As noted yesterday, Richard Belcher at WSBTV2 reported on the massive cost of the new North Atlanta High School. The total price tag is $147 million – $91.4 million for the building and athletic field and $55.6 million for the property. The cost for the building and athletic fields alone make the new school the most expensive in the State by far.
So, how did APS get to this point? The answer is very troubling.
A review of the BOE minutes and the Construction Status Report (CSR) which is provided to the BOE at every meeting tells an interesting tale.
At the time the project was announced, the price for the project, excluding the land, was estimated to be approximately $45 million. Subsequently, the “working budget” was repeatedly shown to be $42 million.
In the first quarter of 2012, the initial designs were completed and submitted to APS departments for comments and input on the design (the working budget remained at $42 million). In early April 2012, per the Construction Status Report, the “working budget” is changed from the $42 million to “To Be Determined” with a note that the project will be submitted to the BOE for approval.
On April 10, 2012 the BOE meets and unanimously approves a contract for the construction of the building and athletic fields in the amount of $70.9 million – a price tag that is $28.9 million or 69% higher than the initial “working budget”. This is the first time the nearly $71 million price tag shows up in any BOE documents. Further, while it is customary for Mr. Larry Hoskins – Deputy Superintendent of Operations – to make a presentation to the BOE on the status of construction projects, in April there is no record of him doing so.
What is most disconcerting is that the April 10, 2012 BOE minutes do not reflect any discussion on the project or the cost overruns. In addition, Talk-Up APS, which live blogs the BOE meetings, does [not] reflect any discussion by the BOE on the project and the escalating costs.
More recently, the total cost of the project further increased by an additional $20.5 million, bringing the total cost for the building and athletic fields to $90.4 million. This figure is $49.4 million or 118% over the initial cost estimate.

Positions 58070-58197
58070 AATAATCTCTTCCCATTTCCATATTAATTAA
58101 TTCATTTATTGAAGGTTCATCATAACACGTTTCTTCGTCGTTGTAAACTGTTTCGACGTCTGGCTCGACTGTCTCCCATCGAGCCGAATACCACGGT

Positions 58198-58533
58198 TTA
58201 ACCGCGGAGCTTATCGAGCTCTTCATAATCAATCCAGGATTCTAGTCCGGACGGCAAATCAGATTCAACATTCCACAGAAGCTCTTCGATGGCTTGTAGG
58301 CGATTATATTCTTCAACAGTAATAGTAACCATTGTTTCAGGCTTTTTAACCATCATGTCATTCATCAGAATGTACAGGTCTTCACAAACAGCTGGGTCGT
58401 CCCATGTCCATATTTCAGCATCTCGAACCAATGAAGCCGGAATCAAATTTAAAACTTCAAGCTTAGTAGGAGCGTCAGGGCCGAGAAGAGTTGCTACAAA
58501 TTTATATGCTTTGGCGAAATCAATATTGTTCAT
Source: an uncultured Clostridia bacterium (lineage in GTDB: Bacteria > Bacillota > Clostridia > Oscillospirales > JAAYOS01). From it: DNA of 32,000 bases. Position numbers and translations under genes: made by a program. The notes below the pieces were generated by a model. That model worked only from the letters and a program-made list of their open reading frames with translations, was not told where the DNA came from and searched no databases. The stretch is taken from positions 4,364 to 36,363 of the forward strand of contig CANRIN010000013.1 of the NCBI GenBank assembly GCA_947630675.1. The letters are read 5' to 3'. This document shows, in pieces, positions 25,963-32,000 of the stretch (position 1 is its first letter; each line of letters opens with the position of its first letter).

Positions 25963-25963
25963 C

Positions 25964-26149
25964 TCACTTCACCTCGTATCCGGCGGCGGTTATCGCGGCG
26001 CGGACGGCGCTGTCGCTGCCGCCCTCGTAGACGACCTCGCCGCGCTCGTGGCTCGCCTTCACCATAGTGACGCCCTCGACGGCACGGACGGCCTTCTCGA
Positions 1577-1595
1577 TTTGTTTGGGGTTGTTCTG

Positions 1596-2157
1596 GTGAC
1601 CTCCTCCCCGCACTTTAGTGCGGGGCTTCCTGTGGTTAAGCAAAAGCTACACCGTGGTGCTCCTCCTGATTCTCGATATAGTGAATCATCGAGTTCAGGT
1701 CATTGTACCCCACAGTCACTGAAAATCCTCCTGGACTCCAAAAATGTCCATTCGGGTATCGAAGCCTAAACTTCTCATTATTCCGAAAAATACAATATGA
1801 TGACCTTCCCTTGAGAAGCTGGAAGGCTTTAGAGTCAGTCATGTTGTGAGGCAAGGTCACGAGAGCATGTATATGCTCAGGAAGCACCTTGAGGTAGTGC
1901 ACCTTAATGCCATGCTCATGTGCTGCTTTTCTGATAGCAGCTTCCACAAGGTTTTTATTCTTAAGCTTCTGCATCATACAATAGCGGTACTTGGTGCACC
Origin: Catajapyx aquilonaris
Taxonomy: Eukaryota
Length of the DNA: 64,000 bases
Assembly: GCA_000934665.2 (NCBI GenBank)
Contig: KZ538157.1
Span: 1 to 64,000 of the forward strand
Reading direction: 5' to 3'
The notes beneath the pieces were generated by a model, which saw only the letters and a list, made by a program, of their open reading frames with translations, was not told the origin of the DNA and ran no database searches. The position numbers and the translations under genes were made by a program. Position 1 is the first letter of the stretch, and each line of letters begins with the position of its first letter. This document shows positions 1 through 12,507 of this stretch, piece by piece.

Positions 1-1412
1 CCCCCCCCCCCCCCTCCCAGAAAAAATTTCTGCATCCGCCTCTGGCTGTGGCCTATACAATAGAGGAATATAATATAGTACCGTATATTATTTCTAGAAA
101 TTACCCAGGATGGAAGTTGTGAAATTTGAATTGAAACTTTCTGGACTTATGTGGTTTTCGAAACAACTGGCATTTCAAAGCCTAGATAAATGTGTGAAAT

The BOE is elected to provide oversight and to monitor the use our tax dollars. In this case, they accepted a nearly 70% increase in cost without one word of discussion on the issue.
You may not be surprised to also know that APS Operations officials and certain BOE members were unavailable for comment.
I echo a comment made yesterday – I am “speechless in Atlanta”.
The following is a detailed timeline of events:
- On May 4, 2011 APS announced the purchase of the property. At that time they estimated the “all in” cost for the new school – including the property – would be approximately $100 million.
- The project is presented on the CSR for the first time on June 2, 2011 and reflects a budget for the building and athletic fields of $42 million.
- In January 2012, the CSR notes that the Construction Manager was still in the process of developing a Guaranteed Maximum Price for the project.
- In February 2012, the CSR indicates that the initial design was under review by “various APS departments for design input”. The budget remains at $42 million.
- In March 2012, the CSR indicates that the “APS departmental comments are being incorporated into design”. The budget is still $42 million. The BOE held its meeting and there was no discussion reflected in the minutes of the potential change in cost of the project.
- In early April in advance of the BOE meeting, the CSR is released and the budgeted amount for the project is now shown as TBD (to be determined). However, the CRS notes that the project will be submitted to the BOE for approval in April.
- On April 10, the BOE meets and, as part of the Consent Agenda, unanimously approves a $70.9 million construction contract. The increase in cost is $28.9 million or 69% over the original $42 million budget. Further, a review of the Talk-Up APS blog that documents the commentary during the BOE meeting shows no discussion of the project by the BOE. It is also important to note that Mr. Larry Hoskins (Deputy Superintendent of Operations), who normally makes a presentation at BOE meetings on construction project status, did not make a presentation to the BOE. It should also be noted that the April 2012 meeting was consumed with the redistricting plan that was also approved at that time.
- In March, 2013 the CSR shows that the budget for the project increased by $5.5 million.
- In June 2013, the budget for the project is increased by an additional $15 million. The final budget(?) is shown as $91.4 million – a total cost overrun of $49.4 million or 118%.